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Popular culture is invariably a vehicle for the dominant ideas of its age. Never was this truer than in the late-nineteenth and early twentieth centuries, when it reflected the nationalist and imperialist ideologies current throughout Europe. It both reflects popular attitudes, ideas and preconceptions and it generates support for selected views and opinions. This book examines the various media through which nationalist ideas were conveyed in late-Victorian and Edwardian times: in the theatre, "ethnic" shows, juvenile literature, education and the iconography of popular art. It seeks to examine in detail the articulation and diffusion of imperialism in the field of juvenile literature by stressing its pervasiveness across boundaries of class, nation and gender. It analyses the production, distribution and marketing of imperially-charged juvenile fiction, stressing the significance of the Victorians' discovery of adolescence, technological advance and educational reforms as the context of the great expansion of such literature. An overview of the phenomenon of Robinson Crusoe follows, tracing the process of its transformation into a classic text of imperialism and imperial masculinity for boys. The imperial commitment took to the air in the form of the heroic airmen of inter-war fiction. The book highlights that athleticism, imperialism and militarism become enmeshed at the public schools. It also explores the promotion of imperialism and imperialist role models in fiction for girls, particularly Girl Guide stories.

Britain 1876–1953

Music played a major role in the life of a global ideological phenomenon like the British Empire. This book demonstrates that music has to be recognised as one of the central characteristics of the cultural imperialism of the late nineteenth and early twentieth centuries. It begins with an account of the imperial music of Sir Edward Elgar and Sir Arthur Sullivan and the establishing of an imperial musical idiom. The book discusses the music composed for or utilized by official occasions: coronations, jubilees, exhibitions, tattoos, Armistice Day and Empire Day. Community singing was also introduced at the Aldershot Military Tattoo in 1927, sponsored by the Daily Express. The book examines the imperial content of a range of musical forms: operetta and ballet, films, music hall songs, ballads, hymns and marches. In one of the scenes depicting ballet, Indian dancing girls are ordered to reveal the riches of the land and the Ballet of Jewels. There were two staples of song in the second half of the nineteenth century: the drawing-room ballad and the music-hall song. Sir Henry Coward was Britain's leading chorus-master, and his 1911 musical world tour with Sheffield choir was the high point of his career. The book concludes with a discussion of practitioners of imperial music: the divas Emma Albani, Nellie Melba and Clara Butt, and the baritone Peter Dawson.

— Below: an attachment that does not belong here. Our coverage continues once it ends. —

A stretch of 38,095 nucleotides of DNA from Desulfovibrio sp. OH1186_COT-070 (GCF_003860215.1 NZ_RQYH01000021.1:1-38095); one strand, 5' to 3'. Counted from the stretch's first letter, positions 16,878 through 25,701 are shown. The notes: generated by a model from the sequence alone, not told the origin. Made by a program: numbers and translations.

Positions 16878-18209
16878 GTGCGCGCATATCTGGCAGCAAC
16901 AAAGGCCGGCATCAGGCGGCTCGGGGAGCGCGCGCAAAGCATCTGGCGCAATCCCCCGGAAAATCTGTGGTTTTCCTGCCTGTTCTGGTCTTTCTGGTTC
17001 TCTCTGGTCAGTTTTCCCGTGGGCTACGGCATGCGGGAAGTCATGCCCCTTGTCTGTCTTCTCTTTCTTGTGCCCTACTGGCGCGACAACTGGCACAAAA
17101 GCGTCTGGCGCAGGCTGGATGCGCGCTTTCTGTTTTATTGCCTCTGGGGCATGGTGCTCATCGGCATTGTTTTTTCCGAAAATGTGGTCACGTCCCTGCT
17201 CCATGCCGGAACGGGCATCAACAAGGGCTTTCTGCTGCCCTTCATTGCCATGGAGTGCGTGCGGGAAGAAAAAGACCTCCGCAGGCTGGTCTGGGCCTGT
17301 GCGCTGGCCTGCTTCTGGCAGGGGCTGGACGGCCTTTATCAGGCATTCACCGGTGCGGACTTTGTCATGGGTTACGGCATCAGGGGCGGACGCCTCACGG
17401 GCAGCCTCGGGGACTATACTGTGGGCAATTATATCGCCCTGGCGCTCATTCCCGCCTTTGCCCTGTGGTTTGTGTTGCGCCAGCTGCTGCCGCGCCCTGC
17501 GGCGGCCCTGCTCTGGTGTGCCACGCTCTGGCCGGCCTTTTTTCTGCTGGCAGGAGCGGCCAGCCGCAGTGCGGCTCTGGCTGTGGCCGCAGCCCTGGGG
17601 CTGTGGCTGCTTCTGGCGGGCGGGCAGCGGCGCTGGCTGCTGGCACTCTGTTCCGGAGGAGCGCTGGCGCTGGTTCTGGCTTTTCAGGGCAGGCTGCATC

The importance of films in the cultural and social life of both Britain and the United States has long been recognized. Although radio survived in Britain more or less intact, by 1960 it too had taken second place to television as the prime domestic medium. This book begins by analysing the very different relationships between cinema and radio that emerged in Britain and the United States. It moves on to examine the ways in which cinema adapted radio programmes in the fields of comedy and detective fiction and then how radio dramatized films. When radio first took off in the United States in the late 1920s, it was regarded by the film industry as a rival, something to keep people at home and away from the cinema. But during the 1930s, Hollywood began to appreciate the value of radio in publicizing and promoting its films. The British broadcasting service was set up in 1922 with a monopoly and finance from a licence fee following negotiations between the Post Office, which controlled the air waves, and the radio industry, which manufactured the equipment. Radio in wartime was informational and inspirational. It provided news, entertainment, and propaganda. The book concludes with a look in detail at the ways in which the two media have dealt with three popular fictional characters, the Scarlet Pimpernel, Tarzan and Sherlock Holmes.